Boe Flies Below Radar to Anchor Crimson’s Stingy Defensive Effort

PROVIDENCE, R.I.—For all the discussion that went on during the post-game press conference after Harvard’s 2-1 victory over St. Lawrence last night, one name in particular didn’t pop up as much as you might expect.

Ali Boe.

Yesterday wasn’t the exception, either. In fact, it represented a common trend in the attention, or lack thereof, the Crimson’s goaltending has received all season long.

On a team stacked with offensive threats, the best defenseman in the world and one of the most solid supporting casts in the nation, Boe’s contribution to the team seems to have been lost in the shuffle—by everyone but her coaches and teammates.

But neither Harvard nor Boe mind the lack of attention she receives around the nation.

“It’s okay,” Crimson coach Katey Stone said. “She’s a sleeping giant. I don’t care if anybody else notices. We notice and that’s all that matters.”

In fact, Stone had just one word to describe Boe’s goaltending.


Co-captain Angela Ruggiero jumped in to break the awkward silence that followed, enthusiastically adding, “I second that!”

But Stone’s one-word description of Boe’s efforts was appropriate because Harvard’s goalie’s efforts seemed beyond words at times.

With about six minutes remaining in the second period and St. Lawrence on the power play, Sara Simard slid a pass across the ice to Rebecca Russell—the Saints’ leading scorer in Gina Kingsbury’s absence—who found herself all alone against Boe on the left side of the ice.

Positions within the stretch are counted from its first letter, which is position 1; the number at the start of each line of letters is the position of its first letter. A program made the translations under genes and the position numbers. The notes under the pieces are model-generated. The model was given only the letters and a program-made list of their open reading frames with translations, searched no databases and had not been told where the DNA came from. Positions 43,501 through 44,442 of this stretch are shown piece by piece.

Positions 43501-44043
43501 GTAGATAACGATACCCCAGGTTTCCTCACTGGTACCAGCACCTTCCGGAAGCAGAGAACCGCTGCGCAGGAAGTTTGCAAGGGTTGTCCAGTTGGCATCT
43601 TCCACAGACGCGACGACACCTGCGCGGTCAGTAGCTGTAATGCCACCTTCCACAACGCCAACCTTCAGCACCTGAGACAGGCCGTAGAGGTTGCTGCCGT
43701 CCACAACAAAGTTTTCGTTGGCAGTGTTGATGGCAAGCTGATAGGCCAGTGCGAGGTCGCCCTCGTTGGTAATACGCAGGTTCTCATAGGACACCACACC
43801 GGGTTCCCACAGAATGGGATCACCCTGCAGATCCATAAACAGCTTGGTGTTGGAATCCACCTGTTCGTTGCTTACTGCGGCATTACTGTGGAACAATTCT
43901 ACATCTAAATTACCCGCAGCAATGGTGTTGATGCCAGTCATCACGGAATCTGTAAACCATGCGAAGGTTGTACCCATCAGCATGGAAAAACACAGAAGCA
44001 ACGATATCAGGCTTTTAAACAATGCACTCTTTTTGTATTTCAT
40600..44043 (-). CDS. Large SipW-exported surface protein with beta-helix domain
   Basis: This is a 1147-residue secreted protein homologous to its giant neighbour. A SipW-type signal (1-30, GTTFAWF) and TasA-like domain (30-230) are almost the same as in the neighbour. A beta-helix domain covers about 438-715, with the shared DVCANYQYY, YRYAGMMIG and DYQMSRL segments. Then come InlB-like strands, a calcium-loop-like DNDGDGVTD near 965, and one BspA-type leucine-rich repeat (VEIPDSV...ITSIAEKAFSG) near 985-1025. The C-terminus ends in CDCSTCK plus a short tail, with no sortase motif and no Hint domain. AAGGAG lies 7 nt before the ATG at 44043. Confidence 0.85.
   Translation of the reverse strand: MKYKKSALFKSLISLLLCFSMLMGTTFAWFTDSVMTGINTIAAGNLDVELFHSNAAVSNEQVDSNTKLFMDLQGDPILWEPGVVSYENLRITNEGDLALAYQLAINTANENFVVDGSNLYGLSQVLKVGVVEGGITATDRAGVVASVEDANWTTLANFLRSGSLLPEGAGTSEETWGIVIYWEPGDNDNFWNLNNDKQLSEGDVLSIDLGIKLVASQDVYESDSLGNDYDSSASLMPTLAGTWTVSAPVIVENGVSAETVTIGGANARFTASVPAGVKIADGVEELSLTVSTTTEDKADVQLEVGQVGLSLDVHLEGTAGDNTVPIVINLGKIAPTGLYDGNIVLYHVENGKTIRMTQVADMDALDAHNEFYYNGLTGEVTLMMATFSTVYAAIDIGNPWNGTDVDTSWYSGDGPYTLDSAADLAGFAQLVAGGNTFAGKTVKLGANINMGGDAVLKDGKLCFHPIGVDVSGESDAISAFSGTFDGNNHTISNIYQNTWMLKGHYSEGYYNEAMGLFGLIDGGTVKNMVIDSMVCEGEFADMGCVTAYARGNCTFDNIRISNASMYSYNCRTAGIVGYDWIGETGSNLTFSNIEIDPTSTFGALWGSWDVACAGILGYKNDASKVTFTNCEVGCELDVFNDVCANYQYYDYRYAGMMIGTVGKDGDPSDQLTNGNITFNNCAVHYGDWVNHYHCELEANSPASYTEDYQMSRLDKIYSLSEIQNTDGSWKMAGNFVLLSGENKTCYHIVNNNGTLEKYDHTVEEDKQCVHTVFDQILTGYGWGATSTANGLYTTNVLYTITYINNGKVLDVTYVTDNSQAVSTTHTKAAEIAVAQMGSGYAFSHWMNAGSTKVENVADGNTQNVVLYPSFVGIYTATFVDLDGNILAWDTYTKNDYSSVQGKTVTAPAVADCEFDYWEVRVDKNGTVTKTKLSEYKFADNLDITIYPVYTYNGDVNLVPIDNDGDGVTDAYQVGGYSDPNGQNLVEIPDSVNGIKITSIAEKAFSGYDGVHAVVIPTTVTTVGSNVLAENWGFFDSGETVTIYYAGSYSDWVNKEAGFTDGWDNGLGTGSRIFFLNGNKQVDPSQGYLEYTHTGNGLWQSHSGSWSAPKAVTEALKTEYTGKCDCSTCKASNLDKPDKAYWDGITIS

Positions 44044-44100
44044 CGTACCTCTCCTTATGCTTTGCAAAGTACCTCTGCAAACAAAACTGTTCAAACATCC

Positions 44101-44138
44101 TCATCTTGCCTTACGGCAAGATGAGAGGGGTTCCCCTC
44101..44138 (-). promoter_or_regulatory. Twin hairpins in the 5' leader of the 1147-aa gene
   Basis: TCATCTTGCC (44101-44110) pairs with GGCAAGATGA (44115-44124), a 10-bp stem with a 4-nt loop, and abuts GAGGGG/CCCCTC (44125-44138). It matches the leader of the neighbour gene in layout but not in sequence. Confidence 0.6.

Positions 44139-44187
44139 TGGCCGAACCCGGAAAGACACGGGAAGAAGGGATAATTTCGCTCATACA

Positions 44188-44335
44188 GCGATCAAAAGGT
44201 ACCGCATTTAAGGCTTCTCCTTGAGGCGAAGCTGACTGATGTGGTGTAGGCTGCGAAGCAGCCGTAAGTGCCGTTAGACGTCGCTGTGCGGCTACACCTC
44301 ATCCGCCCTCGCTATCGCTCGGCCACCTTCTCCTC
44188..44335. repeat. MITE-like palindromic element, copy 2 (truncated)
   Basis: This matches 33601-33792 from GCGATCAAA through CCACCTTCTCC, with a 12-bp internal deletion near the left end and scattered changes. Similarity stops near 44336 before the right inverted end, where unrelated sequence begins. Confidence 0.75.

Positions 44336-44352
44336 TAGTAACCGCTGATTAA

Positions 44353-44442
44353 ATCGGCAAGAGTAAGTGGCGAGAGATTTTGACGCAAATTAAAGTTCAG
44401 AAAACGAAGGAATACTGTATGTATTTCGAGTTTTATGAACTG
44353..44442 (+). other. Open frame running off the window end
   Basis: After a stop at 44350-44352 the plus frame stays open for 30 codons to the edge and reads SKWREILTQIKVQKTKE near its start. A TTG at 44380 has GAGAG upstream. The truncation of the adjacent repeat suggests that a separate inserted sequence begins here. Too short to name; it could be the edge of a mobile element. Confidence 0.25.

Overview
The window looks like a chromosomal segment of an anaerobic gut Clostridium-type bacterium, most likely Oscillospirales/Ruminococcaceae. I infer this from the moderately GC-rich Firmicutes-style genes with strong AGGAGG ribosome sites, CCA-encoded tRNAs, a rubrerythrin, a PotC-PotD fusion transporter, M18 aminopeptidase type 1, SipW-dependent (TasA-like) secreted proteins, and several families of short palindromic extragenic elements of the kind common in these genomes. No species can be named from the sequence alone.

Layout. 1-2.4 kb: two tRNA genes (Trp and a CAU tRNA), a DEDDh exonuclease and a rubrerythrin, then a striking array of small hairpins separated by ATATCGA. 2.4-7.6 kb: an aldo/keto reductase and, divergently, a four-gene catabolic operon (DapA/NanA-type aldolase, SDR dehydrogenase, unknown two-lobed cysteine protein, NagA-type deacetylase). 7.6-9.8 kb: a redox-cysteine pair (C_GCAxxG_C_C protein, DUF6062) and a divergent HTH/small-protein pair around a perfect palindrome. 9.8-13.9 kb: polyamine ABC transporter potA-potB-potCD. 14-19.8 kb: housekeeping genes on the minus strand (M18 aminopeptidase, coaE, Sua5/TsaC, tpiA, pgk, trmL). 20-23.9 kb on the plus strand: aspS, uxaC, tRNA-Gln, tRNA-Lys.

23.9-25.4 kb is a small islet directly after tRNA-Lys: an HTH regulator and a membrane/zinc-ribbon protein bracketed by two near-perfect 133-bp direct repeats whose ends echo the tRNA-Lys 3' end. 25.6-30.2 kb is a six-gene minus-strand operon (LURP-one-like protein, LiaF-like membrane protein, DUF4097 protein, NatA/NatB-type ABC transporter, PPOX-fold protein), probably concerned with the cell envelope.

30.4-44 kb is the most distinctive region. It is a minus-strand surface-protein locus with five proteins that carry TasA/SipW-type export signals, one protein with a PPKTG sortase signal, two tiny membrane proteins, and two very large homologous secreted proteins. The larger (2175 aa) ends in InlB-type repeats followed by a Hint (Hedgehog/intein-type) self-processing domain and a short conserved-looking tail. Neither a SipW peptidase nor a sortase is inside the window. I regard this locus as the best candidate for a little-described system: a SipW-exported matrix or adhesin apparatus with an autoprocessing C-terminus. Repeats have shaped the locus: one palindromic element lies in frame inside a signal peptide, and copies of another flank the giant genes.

Russell skated in by herself, looking for a spot to beat Boe.

She fired a wrister toward the right side of the net at point-blank range, but Boe leaned to her left and came up with a huge glove save as Russell skated away, shaking her head in disappointment after being denied on a rare Saints opportunity to score.

How would Stone describe the huge save on the man-down?

“Superb,” the coach coolly responded again, her head in her hand, unfazed by the type of steady, stellar play that has marked Boe all year long but has gone largely unrecognized by many opponents and observers throughout the year.

Boe, one of her own harshest critics, didn’t see anything particularly out of the ordinary in her play, either.